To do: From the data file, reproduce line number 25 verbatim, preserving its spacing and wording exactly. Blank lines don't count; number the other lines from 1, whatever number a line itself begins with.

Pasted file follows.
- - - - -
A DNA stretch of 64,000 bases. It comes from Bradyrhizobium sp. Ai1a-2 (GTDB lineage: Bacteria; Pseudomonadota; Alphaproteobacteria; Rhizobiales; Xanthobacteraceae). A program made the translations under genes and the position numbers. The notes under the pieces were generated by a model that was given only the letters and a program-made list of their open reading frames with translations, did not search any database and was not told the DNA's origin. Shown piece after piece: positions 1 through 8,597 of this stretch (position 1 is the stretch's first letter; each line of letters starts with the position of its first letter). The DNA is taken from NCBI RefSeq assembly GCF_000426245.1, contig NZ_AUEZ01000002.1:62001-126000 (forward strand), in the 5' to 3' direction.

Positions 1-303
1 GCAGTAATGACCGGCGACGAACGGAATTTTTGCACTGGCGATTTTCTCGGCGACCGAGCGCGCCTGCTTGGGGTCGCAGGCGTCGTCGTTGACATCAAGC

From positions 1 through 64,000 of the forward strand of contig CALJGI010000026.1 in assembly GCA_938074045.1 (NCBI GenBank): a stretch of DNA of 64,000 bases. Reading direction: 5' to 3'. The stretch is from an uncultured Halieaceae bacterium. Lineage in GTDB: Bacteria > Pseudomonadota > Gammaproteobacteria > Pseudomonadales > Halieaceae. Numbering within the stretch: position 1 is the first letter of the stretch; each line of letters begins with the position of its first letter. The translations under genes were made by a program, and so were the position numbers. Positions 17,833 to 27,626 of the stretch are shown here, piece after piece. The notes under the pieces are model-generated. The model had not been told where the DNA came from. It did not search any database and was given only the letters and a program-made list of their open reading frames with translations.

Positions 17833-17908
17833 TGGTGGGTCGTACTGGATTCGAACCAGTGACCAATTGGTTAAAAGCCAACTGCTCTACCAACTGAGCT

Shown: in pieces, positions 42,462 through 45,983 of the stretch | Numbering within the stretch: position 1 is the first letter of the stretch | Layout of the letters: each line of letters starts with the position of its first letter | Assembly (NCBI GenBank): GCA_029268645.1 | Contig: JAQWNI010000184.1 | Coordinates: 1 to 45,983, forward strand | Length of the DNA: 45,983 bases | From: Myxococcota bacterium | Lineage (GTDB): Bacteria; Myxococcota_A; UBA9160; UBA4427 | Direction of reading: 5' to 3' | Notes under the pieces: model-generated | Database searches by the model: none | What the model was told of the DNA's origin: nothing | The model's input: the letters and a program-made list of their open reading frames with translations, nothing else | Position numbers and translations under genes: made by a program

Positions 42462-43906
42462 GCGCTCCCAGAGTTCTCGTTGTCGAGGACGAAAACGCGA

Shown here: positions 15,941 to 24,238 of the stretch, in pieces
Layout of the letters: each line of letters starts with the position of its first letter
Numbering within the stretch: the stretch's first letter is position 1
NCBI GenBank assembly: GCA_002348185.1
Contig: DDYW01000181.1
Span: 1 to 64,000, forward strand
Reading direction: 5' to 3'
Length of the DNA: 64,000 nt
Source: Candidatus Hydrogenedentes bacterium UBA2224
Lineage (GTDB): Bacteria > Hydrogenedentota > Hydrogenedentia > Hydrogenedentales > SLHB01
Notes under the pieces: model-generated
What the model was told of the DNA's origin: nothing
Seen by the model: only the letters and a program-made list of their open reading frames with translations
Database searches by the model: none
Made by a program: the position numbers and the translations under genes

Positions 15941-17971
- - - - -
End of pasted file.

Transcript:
Positions 15941-17971